Kristen Treuting loves gardening, which is one reason she finds gourds an attractive canvas. For a while, she grew the gourds she used for her art and found planting, harvesting and transforming each one gratifying.

Now she gets her supply from California. "I don't grow them anymore because Minnesota gourds kinda suck," says Treuting, laughing. "They are too thin. We just don't have a long enough season."

That has not deterred her from using them as a medium and a muse. Treuting creates figurative sculptures and vessels from these hard-shelled ornamental fruits, which are relatives of squash and pumpkins. "Usually the shape will tell me what to do with it," says Treuting. Most of the themes in her pieces are inspired by, or relate to, nature: leaves, water, animals and natural patterns.

Treuting mostly works in her garage (but uses the basement in winter) and displays her art at the north Minneapolis studio she shares with her photographer husband. When she grew her own gourds, she would let them dry over the winter, waiting for them to turn into the hard, wood-like substance that serves as her sculpting medium. Now they arrive in the mail, dried and ready for carving and painting.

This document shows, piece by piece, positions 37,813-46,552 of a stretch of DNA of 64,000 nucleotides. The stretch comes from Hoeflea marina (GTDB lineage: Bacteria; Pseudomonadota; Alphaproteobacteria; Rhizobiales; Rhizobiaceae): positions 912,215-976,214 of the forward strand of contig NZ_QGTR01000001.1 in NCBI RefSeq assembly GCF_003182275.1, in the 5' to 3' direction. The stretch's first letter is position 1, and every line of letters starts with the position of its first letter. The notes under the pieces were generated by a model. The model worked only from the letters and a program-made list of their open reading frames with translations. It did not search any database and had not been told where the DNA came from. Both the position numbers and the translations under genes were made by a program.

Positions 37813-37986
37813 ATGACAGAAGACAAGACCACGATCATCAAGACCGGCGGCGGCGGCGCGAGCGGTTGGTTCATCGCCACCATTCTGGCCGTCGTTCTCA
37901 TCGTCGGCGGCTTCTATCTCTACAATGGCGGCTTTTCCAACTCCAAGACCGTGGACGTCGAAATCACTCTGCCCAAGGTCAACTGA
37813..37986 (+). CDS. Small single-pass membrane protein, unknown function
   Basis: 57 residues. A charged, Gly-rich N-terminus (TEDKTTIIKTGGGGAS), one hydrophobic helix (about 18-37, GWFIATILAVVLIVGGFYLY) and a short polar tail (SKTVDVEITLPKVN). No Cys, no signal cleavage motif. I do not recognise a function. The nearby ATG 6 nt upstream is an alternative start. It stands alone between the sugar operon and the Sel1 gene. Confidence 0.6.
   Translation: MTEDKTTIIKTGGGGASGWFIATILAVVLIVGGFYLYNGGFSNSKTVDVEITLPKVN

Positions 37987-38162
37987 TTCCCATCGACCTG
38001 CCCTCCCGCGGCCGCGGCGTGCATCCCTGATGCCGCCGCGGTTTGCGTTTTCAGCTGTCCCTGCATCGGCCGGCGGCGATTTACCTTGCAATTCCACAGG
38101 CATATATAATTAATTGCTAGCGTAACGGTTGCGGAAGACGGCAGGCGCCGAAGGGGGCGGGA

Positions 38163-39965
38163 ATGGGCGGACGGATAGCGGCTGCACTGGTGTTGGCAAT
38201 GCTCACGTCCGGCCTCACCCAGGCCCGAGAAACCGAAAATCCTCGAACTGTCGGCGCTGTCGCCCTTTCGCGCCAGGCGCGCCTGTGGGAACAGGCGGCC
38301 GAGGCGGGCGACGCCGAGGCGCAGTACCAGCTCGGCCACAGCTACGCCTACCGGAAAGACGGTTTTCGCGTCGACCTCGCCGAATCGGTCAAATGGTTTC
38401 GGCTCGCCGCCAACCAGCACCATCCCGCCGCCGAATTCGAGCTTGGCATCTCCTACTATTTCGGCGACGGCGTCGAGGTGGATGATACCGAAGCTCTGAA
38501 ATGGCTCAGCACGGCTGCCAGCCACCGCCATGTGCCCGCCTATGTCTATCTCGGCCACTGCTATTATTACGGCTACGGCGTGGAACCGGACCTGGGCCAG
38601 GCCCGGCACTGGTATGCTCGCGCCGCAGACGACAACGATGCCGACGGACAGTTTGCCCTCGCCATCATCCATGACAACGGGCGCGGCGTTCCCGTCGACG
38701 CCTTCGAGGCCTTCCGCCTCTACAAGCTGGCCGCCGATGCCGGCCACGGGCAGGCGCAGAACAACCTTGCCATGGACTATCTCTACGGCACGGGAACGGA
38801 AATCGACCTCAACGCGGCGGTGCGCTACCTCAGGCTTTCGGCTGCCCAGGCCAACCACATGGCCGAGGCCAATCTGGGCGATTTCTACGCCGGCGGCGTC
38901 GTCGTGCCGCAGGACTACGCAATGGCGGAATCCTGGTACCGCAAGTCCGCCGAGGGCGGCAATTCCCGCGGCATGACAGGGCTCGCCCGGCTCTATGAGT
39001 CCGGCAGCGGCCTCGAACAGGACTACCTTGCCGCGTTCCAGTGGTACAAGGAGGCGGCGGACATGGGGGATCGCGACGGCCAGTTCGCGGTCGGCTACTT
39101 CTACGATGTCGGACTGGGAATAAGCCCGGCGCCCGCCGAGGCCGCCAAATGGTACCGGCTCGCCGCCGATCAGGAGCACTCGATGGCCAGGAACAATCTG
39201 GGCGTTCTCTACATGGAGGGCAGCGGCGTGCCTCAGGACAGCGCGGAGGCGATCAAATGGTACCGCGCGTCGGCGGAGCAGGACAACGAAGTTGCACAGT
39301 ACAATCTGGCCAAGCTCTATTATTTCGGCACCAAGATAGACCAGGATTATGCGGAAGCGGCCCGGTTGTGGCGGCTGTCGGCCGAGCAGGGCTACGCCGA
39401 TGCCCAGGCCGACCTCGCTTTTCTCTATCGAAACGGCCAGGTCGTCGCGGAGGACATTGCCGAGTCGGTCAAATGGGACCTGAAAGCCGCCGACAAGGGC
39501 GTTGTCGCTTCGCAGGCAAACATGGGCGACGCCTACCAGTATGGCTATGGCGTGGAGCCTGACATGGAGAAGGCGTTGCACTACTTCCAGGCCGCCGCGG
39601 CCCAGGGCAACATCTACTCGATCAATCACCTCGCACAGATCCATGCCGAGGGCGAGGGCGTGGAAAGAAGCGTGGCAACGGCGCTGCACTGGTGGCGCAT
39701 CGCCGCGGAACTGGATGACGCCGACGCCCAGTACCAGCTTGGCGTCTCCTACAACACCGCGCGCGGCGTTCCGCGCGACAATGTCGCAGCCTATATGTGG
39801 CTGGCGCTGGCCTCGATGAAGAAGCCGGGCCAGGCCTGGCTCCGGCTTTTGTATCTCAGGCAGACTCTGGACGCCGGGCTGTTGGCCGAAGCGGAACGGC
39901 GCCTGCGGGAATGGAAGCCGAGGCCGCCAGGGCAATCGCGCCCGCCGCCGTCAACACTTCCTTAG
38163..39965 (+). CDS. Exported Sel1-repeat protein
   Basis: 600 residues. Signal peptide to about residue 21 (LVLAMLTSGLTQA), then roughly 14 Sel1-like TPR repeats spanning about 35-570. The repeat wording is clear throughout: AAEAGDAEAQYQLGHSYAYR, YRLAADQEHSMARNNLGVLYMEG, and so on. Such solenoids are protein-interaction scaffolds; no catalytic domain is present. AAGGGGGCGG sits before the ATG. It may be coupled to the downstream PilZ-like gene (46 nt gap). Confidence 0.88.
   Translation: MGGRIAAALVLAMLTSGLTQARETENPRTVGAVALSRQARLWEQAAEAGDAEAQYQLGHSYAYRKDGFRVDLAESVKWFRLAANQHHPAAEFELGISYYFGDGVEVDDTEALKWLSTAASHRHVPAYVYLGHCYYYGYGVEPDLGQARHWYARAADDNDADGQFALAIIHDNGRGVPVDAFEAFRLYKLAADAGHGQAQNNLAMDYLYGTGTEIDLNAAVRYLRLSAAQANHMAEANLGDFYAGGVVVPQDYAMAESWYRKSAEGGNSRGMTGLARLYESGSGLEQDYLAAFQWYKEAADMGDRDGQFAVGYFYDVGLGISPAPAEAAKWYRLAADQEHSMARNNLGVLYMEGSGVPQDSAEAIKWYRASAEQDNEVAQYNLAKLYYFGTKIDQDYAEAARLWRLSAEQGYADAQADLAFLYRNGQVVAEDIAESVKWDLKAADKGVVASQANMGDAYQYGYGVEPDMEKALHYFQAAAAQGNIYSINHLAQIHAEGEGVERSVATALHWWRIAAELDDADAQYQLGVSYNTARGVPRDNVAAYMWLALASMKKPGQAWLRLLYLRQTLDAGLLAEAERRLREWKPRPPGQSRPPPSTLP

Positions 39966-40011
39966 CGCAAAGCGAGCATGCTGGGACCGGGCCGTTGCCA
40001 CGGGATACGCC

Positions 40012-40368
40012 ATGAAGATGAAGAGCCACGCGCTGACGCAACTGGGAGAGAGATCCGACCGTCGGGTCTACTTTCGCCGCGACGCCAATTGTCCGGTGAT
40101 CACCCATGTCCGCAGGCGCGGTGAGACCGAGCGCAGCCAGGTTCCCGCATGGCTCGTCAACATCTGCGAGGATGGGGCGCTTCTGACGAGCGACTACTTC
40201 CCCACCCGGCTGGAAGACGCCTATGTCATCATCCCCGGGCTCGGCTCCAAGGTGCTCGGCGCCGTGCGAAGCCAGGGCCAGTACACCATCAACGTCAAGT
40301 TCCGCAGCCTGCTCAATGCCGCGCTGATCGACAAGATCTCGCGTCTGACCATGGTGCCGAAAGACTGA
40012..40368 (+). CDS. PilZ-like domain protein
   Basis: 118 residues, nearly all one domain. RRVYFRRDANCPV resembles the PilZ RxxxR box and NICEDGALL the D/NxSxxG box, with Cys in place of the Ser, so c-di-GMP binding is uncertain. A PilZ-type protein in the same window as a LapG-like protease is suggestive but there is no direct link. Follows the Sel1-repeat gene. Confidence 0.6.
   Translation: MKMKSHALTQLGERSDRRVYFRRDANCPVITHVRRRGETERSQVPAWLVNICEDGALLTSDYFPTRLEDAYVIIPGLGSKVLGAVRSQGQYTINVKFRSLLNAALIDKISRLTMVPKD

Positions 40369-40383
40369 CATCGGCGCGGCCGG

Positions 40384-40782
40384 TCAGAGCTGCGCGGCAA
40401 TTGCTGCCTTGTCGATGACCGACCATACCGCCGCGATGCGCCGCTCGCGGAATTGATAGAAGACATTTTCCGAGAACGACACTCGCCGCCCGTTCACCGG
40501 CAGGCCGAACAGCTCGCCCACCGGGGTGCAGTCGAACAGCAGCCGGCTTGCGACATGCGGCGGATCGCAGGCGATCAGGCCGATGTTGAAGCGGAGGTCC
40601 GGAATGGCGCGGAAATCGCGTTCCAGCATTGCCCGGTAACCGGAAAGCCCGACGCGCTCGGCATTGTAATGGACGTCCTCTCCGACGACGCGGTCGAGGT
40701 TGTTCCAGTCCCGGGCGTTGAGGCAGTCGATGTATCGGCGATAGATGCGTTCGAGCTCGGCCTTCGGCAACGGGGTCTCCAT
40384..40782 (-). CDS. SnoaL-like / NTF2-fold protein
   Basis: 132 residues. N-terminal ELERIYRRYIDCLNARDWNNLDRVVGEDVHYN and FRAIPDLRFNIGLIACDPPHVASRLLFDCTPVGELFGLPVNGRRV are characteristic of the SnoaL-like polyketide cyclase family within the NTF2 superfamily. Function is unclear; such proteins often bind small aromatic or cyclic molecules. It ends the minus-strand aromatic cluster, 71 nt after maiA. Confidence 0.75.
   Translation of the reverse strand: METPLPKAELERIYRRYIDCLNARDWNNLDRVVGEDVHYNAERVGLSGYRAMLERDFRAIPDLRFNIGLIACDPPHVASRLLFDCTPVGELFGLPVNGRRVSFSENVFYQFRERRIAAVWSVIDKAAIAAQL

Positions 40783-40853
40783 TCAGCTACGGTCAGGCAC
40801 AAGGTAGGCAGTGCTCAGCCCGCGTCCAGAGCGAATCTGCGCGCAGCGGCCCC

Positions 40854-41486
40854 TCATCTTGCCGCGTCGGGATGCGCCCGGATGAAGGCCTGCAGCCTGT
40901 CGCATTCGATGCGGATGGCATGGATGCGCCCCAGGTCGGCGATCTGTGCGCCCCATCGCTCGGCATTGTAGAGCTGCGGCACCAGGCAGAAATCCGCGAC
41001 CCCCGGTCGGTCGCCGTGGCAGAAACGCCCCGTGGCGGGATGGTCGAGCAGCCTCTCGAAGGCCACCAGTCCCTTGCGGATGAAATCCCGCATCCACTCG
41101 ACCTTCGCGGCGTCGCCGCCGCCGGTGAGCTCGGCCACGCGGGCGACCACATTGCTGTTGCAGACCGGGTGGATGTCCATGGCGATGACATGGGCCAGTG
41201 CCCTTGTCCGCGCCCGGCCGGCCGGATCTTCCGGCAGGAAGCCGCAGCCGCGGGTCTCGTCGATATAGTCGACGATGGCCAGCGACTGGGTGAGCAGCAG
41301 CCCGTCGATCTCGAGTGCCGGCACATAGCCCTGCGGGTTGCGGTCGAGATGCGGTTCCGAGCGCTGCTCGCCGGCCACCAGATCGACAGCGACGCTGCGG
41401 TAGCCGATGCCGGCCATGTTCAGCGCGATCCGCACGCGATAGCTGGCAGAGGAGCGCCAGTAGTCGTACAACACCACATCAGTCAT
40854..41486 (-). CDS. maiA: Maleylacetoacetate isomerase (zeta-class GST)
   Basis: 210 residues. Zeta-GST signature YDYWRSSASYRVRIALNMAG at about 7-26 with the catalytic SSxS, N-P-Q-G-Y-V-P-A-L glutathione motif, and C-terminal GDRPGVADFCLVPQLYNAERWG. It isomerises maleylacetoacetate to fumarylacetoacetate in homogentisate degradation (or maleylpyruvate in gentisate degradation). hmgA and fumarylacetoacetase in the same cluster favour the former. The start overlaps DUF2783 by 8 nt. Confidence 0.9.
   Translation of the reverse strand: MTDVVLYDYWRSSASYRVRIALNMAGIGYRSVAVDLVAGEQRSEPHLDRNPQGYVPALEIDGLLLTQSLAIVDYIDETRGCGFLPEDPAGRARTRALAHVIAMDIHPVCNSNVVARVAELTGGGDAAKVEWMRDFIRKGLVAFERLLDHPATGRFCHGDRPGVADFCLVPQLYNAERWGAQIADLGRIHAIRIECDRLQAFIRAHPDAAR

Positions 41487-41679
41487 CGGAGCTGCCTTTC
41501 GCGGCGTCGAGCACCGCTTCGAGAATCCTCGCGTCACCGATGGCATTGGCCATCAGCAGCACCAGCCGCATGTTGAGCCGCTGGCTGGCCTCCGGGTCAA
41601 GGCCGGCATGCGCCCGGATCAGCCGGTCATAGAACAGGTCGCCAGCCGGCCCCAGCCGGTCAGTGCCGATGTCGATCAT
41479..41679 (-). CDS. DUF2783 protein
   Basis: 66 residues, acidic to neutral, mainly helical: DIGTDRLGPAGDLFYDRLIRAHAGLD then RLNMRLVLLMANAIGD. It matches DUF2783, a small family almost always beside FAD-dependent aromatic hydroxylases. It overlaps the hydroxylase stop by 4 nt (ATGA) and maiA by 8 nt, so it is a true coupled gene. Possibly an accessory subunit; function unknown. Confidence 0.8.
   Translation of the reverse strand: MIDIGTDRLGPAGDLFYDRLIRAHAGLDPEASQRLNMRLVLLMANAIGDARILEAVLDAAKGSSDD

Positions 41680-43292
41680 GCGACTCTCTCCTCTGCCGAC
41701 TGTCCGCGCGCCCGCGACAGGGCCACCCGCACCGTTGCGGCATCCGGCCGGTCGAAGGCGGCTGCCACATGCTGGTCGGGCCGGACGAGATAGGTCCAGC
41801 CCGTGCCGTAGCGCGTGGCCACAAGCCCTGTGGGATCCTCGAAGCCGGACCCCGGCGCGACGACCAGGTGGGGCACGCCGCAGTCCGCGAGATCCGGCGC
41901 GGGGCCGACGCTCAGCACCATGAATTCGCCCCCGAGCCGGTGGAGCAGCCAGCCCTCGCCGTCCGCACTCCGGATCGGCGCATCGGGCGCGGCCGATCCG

Recently she's begun to incorporate different materials into her creations.

"Felting is of interest to me," she says. "I carve away a section of gourd and put a felted piece in the carved out area."

Many of Treuting's pieces are meant to be admired as art. Some are functional. "I do make containers with lids," she says, though she cautions people against using them to store liquids. "An acupuncturist bought a gourd with a lid and put cotton balls in it."

Customers typically find Treuting at art fairs, but with the ongoing pandemic, she is selling pieces through her website — though not quite all of them. Her most recent work addresses racial injustice and COVID-19. "They're not for sale yet," she says. "Sometimes I can't let them go right away."